enso with consequence of symbol

Common Logic (ISO 24707)

In 2000, Grüninger convened a working group with the mandate of combining the Knowledge Interchange Format and Conceptual Graphs to create an international standard. The project was named Common Logic, and between 2000 and 2003, he served as project editor.

In 2007, Common Logic was officially published as an International Standard with the name ISO 24707 by Working Group 2 Metadata of Sub-committee 32 Data Management and Interchange Joint Technical Committee 1 of the International Organization of Standardization.

The purpose of the Common Logic was to specify a family of logic languages designed for use in the representation and interchange of knowledge among disparate computer systems. Languages in the family have a declarative model-theoretic semantics, so that it is possible to understand the meaning of expressions in these languages without appeal to an interpreter for manipulating those expressions.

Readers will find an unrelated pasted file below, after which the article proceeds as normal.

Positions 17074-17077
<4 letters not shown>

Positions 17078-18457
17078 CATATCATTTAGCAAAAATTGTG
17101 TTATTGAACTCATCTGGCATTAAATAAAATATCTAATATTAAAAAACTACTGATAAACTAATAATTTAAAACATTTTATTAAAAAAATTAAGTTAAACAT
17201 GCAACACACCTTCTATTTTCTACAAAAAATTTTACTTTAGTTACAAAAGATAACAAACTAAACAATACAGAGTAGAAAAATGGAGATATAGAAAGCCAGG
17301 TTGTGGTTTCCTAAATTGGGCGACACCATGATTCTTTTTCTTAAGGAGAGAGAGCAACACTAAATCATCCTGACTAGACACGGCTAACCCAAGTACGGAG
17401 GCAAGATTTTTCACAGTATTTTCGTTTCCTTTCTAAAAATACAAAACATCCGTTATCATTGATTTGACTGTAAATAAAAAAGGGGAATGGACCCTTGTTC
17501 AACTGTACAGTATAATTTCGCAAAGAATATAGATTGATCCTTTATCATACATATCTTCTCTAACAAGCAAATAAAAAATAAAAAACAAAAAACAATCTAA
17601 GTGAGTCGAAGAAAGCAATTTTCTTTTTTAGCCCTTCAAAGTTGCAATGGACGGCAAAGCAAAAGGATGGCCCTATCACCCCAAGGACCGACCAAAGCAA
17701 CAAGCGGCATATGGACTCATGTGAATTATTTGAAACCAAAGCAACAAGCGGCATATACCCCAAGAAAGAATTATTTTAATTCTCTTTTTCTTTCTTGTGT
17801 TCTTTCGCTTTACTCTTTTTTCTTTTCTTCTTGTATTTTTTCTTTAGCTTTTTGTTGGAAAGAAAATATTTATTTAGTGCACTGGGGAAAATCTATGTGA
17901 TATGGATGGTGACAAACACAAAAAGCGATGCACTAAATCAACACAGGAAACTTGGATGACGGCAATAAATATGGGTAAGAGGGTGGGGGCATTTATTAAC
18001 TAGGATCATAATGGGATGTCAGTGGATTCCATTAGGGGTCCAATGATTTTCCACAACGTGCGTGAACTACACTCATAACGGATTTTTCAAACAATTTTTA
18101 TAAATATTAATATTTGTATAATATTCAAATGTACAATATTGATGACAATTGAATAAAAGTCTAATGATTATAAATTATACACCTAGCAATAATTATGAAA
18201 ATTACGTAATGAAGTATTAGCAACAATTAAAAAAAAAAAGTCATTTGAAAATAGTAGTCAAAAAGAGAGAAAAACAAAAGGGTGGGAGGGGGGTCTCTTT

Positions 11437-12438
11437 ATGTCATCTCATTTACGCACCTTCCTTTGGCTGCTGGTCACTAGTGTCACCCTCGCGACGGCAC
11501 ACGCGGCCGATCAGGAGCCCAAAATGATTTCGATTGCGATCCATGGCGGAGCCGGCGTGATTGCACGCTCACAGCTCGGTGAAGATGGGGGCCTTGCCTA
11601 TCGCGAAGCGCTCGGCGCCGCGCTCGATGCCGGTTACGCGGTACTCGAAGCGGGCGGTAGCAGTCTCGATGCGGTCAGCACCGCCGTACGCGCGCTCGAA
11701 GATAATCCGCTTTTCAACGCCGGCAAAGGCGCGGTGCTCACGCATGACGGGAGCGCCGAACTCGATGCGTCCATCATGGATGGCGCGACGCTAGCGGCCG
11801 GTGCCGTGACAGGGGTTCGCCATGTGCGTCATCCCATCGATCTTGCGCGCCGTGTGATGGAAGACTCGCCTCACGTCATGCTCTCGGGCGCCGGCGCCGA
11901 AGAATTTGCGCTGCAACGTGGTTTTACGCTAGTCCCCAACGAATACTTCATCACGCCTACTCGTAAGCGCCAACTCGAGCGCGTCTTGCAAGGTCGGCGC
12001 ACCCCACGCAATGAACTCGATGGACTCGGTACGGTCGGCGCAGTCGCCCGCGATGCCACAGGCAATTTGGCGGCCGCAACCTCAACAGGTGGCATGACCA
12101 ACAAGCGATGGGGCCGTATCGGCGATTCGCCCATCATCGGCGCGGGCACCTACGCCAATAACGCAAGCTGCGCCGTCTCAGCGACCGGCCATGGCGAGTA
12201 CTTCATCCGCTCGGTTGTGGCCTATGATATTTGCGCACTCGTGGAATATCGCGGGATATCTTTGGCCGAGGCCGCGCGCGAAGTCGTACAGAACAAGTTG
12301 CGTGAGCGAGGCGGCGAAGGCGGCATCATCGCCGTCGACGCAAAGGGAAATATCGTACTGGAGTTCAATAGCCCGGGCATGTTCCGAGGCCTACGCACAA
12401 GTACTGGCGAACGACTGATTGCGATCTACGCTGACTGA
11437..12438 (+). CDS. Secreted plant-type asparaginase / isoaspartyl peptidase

Languages in the family are logically comprehensive, with the ability to express arbitrary sentences in first-order logic. Common Logic can therefore be used to support the representation of knowledge in ontologies and knowledge bases, as well as the specification of expressions that are the input or output to automated reasoning systems such as theorem provers and constraint satisfaction systems.

Common Logic is the language used to specify the axioms of the Process Specification Language. Numerous editors and theorem provers have been implemented to support it.

<<back to projects